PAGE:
|Photo by Joan Marcus|
It is patently unfair to expect present-day performers to measure up to old-time memories, and it is even more invalid to ask playgoers to compare a present-day production to one that closed when they were in elementary school or maybe even unborn. So be it. Present day audiences can compare the performances on the new revival cast album CD — which is the subject of this column, by the way — to the original cast album. (The 1985 recording was for many years difficult to find, but was reissued last fall on CD by Verve.)
My guess, though, is that it is not the performances in the revival — or the staging, or simple overfamiliarity — that caused the new Drood to diminish before my ears. It is the score, and I can thank the new CD for helping clarify this. Mr. Holmes did a neat job of turning Dickens into a contemporary Broadway musical circa 1985, and he was justly rewarded. But the strength of Drood, for me, always fell to a handful of numbers: "Moonfall," "Both Sides of the Coin," "Off to the Races," and "Don't Quit While You're Ahead." Those were the highlights when at the Delacorte, the Imperial, and now at Studio 54. Most of the other songs seem to belong in the merely-functional range, offering lots of bounce and a good deal of flavor but not all that much more.
This didn't bother me much in 1985, when Leach and Daniele were pulling the strings (and when Cohenor, McGillin, Laine, Buckley and especially Mr. Rose were chewing on each word like savory pasties). At the Roundabout, though, the secondary songs seem to have thoroughly lost their bite; once we get the point — which usually happens pretty quickly — I'm ready to move on. The new CD, I'm afraid, makes this exceedingly clear. After two hearings, I was more than ready to quickly skip through to the handful of favorites.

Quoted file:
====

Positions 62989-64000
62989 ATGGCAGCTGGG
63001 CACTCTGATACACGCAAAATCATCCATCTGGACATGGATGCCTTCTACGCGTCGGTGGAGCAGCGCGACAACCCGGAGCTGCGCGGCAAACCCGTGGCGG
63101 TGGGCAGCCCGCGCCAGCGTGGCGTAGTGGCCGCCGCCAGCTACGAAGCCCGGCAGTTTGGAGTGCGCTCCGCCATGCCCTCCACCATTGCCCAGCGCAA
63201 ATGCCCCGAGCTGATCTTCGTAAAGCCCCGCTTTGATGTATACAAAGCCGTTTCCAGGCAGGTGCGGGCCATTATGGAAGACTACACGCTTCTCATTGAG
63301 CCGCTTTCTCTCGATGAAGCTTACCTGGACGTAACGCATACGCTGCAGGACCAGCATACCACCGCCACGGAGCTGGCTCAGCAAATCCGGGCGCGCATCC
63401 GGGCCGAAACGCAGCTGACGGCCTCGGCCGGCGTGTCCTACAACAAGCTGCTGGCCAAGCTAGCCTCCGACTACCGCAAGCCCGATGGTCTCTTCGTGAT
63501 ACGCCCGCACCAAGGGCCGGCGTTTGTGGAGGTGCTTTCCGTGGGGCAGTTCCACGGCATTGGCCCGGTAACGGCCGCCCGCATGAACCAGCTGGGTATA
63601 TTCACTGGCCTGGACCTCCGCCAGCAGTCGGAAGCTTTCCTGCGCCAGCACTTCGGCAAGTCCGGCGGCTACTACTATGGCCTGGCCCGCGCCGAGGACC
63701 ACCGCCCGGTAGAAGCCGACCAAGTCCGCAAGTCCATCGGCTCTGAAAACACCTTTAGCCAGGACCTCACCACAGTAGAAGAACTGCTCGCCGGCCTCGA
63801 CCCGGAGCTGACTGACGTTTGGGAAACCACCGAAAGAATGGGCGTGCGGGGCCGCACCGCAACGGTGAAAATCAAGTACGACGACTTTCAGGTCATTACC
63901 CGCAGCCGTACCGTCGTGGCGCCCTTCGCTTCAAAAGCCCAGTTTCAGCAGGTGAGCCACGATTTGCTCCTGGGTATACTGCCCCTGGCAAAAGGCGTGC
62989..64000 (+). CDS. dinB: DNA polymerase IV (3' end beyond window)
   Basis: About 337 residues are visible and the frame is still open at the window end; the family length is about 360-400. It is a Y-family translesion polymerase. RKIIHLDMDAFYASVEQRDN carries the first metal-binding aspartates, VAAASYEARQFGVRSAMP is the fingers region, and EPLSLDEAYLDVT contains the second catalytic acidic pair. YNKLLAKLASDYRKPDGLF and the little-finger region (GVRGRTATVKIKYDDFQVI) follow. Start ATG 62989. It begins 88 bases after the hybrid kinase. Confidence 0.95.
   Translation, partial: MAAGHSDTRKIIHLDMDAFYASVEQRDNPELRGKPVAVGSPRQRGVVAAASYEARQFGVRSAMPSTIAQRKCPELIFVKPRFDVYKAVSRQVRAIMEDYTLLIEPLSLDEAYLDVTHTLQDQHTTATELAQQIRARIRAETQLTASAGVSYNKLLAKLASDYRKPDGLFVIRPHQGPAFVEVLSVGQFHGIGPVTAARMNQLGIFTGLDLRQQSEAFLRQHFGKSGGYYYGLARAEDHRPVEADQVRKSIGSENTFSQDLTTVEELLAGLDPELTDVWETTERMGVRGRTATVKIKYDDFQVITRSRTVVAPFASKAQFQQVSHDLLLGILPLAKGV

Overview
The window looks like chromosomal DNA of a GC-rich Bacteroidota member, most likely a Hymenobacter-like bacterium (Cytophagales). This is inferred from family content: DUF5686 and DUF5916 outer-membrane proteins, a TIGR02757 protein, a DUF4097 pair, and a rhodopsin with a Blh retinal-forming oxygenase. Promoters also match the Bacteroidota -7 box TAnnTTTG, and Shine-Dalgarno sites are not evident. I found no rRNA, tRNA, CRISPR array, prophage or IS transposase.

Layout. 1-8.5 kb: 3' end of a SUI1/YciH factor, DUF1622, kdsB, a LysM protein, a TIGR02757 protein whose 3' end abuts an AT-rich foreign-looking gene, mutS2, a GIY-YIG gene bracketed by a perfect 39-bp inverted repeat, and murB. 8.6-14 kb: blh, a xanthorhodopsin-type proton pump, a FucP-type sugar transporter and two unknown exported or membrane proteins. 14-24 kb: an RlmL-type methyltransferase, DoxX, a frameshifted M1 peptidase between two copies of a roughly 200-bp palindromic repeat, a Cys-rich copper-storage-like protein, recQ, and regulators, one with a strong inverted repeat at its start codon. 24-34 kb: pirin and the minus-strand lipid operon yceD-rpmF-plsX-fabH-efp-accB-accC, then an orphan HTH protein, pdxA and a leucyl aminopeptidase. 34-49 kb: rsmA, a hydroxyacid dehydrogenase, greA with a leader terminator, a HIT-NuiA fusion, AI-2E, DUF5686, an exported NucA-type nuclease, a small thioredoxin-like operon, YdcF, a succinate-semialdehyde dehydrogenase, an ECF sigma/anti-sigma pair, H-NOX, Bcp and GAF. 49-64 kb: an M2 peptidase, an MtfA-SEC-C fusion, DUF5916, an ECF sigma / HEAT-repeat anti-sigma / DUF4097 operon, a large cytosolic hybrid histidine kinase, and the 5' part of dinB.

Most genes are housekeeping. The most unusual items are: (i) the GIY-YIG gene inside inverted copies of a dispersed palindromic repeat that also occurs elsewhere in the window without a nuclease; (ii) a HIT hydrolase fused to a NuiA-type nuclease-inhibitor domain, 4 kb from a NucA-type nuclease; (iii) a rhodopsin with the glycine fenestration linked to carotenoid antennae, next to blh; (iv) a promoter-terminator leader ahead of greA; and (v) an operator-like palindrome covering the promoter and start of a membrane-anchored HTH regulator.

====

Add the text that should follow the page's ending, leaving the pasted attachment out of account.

This was further pointed up by the decision to include the many alternate solutions to the plot on this 2-CD set. Since Dickens died without revealing the solution to the mystery, Holmes came up with the canny idea to have the audience vote every night. This is mighty effective in the theatre; no matter who wins, they have a solo ready to sing. Hearing them all, one after another, somehow makes Holmes' accomplishment seem less impressive; we see the glue with which the author has snipped and snapped and pasted bits of melody and lyric to fit all the characters. After a while of this, my reaction was simply: OK, I have seen the writing on the wall — to quote one of Mr. H's songtitles — but must I listen to the rest of it?
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